At least 200 area residents turned out to meet U.S. Rep. Chris Van Hollen (D-8) at a town hall meeting in Rockville on May 29.
Michael Byrne, homeland security director for the Washington DC area, joined Van Hollen for the meeting. Washington is the only region in the country which has its own homeland security director. “This region is different. It is special,” Byrne said.
While residents had questions about what would be done in the event of an attack, Byrne is still working on the answers. “Ninety percent of the time [shelter-in-place] is going to be the right answer,” Byrne said.
He noted that several studies of the capabilities of local first responders and options for the area in the event of an attack are underway and should be completed within a few weeks.
Van Hollen sits on the Education and Workforce Committee, and has recently introduced legislation which would compel the federal government to abide by its own 28-year-old regulation and provide special education funding to local jurisdictions.
According to Bill Parsons, a Van Hollen aide, funding for this year was just over $10 billion which amounts to 18 percent of necessary funding. The regulation passed 28 years ago called for the federal government to fund special education at the 40 percent level.
“It’s been 28 years and we haven’t gotten there,” Van Hollen said.
While Van Hollen wanted to discuss his education programs, and a recently introduced piece of legislation, some citizens seemed more interested in expressing their unhappiness about Iraq.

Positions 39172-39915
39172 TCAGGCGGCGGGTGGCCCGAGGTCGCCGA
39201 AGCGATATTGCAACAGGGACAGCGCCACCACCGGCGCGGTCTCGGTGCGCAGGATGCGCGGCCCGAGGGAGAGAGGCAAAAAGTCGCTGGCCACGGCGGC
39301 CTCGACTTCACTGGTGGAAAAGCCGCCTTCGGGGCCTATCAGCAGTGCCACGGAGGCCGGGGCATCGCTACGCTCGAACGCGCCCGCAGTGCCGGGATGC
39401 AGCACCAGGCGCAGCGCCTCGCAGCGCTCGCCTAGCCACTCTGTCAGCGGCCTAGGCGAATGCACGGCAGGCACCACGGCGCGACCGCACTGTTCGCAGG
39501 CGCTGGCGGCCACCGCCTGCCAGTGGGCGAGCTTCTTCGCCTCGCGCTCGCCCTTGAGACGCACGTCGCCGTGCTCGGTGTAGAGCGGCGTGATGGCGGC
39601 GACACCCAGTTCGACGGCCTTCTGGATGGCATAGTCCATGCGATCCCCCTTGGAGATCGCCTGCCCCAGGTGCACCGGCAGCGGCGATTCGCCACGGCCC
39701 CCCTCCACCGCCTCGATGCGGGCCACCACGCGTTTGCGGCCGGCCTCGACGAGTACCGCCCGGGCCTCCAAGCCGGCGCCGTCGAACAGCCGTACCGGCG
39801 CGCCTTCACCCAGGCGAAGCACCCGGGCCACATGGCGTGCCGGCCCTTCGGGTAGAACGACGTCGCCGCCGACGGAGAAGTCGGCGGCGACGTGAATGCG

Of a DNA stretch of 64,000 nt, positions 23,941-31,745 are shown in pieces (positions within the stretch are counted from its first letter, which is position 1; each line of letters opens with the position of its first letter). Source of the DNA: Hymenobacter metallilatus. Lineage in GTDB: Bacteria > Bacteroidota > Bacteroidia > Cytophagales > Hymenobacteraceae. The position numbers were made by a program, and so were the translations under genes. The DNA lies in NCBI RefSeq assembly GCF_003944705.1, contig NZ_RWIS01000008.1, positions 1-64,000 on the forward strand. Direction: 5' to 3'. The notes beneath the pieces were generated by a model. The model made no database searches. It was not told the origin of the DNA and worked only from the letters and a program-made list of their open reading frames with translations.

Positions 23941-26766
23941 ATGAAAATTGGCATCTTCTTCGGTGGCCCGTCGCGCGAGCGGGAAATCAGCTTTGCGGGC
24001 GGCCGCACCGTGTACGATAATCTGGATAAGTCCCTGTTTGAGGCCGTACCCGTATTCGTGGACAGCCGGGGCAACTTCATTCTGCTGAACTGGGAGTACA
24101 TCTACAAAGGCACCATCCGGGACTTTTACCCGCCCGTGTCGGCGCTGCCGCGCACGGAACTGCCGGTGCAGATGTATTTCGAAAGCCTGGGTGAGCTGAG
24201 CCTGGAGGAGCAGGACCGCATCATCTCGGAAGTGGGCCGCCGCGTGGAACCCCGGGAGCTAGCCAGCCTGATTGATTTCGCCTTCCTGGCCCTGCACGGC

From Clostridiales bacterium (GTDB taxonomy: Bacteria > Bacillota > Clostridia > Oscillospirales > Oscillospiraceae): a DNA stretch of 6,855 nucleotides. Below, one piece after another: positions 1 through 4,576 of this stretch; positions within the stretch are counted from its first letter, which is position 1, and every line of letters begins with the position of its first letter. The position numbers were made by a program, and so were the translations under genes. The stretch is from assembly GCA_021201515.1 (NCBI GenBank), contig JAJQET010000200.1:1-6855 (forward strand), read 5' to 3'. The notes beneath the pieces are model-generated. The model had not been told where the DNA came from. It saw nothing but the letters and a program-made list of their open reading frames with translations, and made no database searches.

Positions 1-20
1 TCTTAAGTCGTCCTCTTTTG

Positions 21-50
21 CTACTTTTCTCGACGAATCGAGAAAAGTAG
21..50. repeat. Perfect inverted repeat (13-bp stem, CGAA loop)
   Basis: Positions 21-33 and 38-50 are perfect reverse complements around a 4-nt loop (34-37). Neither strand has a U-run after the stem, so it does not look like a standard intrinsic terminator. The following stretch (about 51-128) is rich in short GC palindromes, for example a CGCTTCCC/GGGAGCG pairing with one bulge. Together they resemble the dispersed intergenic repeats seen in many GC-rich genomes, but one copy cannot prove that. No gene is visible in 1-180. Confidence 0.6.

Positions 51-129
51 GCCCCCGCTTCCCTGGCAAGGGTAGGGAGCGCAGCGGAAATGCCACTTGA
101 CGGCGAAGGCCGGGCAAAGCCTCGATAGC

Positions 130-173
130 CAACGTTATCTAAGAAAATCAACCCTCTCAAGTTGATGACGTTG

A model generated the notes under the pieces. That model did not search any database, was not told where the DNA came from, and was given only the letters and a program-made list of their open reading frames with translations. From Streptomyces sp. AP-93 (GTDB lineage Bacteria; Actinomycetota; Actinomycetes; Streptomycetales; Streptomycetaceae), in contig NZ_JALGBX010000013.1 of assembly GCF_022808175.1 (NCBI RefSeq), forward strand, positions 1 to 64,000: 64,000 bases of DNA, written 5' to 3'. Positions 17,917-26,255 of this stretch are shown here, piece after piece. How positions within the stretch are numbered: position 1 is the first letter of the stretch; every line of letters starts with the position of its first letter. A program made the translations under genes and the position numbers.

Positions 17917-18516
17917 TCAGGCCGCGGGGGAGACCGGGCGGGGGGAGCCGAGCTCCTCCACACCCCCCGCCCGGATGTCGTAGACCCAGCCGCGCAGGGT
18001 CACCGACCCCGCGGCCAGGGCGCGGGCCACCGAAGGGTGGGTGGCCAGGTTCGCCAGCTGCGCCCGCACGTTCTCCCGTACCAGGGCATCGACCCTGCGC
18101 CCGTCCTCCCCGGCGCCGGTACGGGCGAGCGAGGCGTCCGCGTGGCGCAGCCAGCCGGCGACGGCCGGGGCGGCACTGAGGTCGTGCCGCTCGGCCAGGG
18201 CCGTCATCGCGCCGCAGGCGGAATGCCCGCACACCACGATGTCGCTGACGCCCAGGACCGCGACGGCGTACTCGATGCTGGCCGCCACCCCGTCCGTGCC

“We need to bring our people home,” said one of the five or six residents who spoke out about Iraq.
Several residents complained that federal funding is being sent to develop Iraq when it is needed at home. Van Hollen sympathized with residents and attacked the recently passed tax cut.
“The policy of deep tax cuts is making it difficult to meet other commitments,” he said. However, he seemed to indicate that he thinks the U.S. should remain in Iraq for a time.
“Having made that decision [to go to war] as a nation, we have no recourse now but to provide the humanitarian aid to the Iraqi people,” Van Hollen said. Van Hollen was not in congress at the time the vote authorizing use of force against Iraq passed, but he opposed the war, as did his predecessor U.S. Rep. Connie Morella (R).
Van Hollen said he would favor repealing a law prohibiting drug offenders from receiving federal student loans — the only group singled out for the prohibition. He also indicated opposition to school vouchers.
The congressman stated his opposition to the bulk of the Patriot Act, and expressed support only for the provision which allows the government to initiate a wire tap on an individual, not just a single phone line.
“I would vote to get rid of a lot of the Patriot act,” he said.